Finally, Tranont plans to offer Radiant, which contains some compounds from an Amazonian tree. While this product is less common, Tranont is hardly the first company to rely on an unusual ingredient to make their products sound amazing (aloe anyone?).
Tranont’s Wealth Products
So far, Tranont looks like any other health MLM. The Wealth section is what makes the company a little more unusual.
Basically, Tranont offers a selection of different services and packs. Some of these are for individuals and others are for businesses. The main options look like this:
- Business Smart Pack: $59/month
- Tax Pack: $45/month
- Credit Services: Free consultation
- Tranont Defend: Identity protection, online protection and tech support
- Business Formation: Aid in creating a safe business structure
- Estate Plan: Estate planning and will creation
There aren’t prices specified for all the services, but this isn’t too surprising. After all, there may be differences in price depending on what individual people need.
One final area is that Tranont offers ‘Exclusive Savings’. They have basically partnered with various companies in areas like satellite TV, solar energy, business phones and energy.
This type of partnership may mean that you can get a decent discount through Tranont. Just be aware that such discounts aren’t always as significant as they seem. Besides, you might be able to find similar discounts from other places.
Tranont uses a sales-based angle for the commission from products. This means that the amount you earn is linked to how many sales you make each month.
Distributors earn just 10% commission if they make less than 500 Customer Volume (CV) in sales each month. This increases to 20% for sales of between 500 and 999 CV. If a distributor can hit above 1,000 CV, then they get a 35% commission.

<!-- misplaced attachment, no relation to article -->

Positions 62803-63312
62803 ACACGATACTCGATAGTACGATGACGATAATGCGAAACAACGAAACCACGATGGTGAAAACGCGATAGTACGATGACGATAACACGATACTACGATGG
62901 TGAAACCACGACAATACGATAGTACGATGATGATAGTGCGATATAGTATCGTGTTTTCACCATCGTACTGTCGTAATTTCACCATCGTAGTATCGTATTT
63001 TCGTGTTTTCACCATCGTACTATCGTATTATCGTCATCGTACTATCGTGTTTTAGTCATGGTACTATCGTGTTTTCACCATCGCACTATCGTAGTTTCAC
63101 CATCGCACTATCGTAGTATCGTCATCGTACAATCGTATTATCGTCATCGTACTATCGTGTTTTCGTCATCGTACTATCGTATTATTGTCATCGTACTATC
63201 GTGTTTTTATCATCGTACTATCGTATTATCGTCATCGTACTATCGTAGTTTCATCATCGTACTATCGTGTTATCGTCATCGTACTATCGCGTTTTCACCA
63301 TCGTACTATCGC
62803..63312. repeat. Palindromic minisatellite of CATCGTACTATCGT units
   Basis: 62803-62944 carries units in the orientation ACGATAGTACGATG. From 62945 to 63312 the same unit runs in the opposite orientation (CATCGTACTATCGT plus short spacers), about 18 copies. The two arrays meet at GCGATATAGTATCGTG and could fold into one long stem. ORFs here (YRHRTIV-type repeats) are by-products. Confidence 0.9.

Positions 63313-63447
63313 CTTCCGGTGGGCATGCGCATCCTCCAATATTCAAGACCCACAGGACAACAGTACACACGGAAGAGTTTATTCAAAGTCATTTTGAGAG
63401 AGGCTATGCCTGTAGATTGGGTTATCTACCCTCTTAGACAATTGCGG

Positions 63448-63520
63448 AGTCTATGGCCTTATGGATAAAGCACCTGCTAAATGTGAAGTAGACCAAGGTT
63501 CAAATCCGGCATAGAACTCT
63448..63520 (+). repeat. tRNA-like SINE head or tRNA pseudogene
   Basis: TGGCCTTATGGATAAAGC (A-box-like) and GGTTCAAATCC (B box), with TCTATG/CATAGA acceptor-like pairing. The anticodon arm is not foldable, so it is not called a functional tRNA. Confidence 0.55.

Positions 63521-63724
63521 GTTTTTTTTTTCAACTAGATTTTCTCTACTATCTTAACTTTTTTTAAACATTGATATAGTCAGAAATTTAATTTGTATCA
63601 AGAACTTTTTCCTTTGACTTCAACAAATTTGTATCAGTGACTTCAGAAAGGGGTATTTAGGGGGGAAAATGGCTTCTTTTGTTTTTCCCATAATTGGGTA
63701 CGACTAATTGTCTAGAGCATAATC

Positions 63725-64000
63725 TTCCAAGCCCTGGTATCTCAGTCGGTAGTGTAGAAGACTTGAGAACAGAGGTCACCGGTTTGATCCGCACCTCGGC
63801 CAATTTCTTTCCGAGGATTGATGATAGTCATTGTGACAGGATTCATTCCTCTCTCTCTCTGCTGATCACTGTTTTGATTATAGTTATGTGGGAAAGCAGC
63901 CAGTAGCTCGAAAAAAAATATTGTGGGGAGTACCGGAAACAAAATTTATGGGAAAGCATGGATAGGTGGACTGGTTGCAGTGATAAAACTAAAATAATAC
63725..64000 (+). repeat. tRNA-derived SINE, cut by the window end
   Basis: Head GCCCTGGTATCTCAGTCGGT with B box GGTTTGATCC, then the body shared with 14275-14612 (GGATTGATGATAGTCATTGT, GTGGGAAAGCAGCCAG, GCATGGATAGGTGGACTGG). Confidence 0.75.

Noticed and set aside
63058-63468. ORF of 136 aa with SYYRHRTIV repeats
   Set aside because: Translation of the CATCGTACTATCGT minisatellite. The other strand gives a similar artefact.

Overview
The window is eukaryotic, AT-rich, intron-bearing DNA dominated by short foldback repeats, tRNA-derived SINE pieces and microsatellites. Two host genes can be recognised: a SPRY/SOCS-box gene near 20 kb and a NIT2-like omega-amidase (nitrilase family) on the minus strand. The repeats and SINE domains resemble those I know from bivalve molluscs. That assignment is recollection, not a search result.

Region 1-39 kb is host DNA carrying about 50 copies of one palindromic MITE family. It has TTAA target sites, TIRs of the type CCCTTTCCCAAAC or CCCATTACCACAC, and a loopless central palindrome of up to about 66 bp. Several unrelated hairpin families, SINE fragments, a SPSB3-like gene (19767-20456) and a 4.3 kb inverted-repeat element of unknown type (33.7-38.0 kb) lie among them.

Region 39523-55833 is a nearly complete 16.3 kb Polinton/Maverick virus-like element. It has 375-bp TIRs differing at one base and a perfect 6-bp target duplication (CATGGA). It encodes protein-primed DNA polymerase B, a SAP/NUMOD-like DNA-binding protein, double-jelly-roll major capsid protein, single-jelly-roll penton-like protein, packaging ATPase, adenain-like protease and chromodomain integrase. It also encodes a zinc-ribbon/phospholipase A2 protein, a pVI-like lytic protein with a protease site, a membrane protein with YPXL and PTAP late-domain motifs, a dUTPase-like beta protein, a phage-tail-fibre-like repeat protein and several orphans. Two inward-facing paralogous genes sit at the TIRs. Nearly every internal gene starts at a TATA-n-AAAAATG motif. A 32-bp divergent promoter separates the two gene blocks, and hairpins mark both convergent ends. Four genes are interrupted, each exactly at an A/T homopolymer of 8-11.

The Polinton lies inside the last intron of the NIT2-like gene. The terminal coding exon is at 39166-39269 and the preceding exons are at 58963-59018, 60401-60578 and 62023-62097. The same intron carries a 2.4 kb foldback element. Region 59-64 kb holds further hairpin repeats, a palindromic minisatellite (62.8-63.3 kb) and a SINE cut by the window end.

While 35% isn’t too bad, the rest of the numbers are pretty low for income from sales. Plus, this percentage isn’t based on the full sales price. Exactly what you’re making depends on the product or service. Tranont breaks it down like this:
The image doesn’t include all of the products, but I’m sure you get the idea. It’s a frustrating style, especially if you were on the 10% commission tier.
Volume is another serious issue too. The volume used to calculate your commissions (and bonuses) isn’t a dollar per point. Once again, the amount varies depending on the product.
The end result is that:
- You’re only earning on part of the sales price for a product
- You start with a low commission rate
- The relationship between volume and dollar value will make it difficult to increase your commission rate
The one advantage you have is that some of the sales could potentially be high. For example, making sales of energy or of solar could be significant.
Just don’t put too much faith in those areas. Your commission is based on Tranont’s profits. In most cases, they’re simply a partner, so they might not be earning much money themselves.
The tables above just talk about the services that Tranont offers. However, their products aren’t much better. In fact, the volume is often less than half the sales price of the product, which is pretty rough.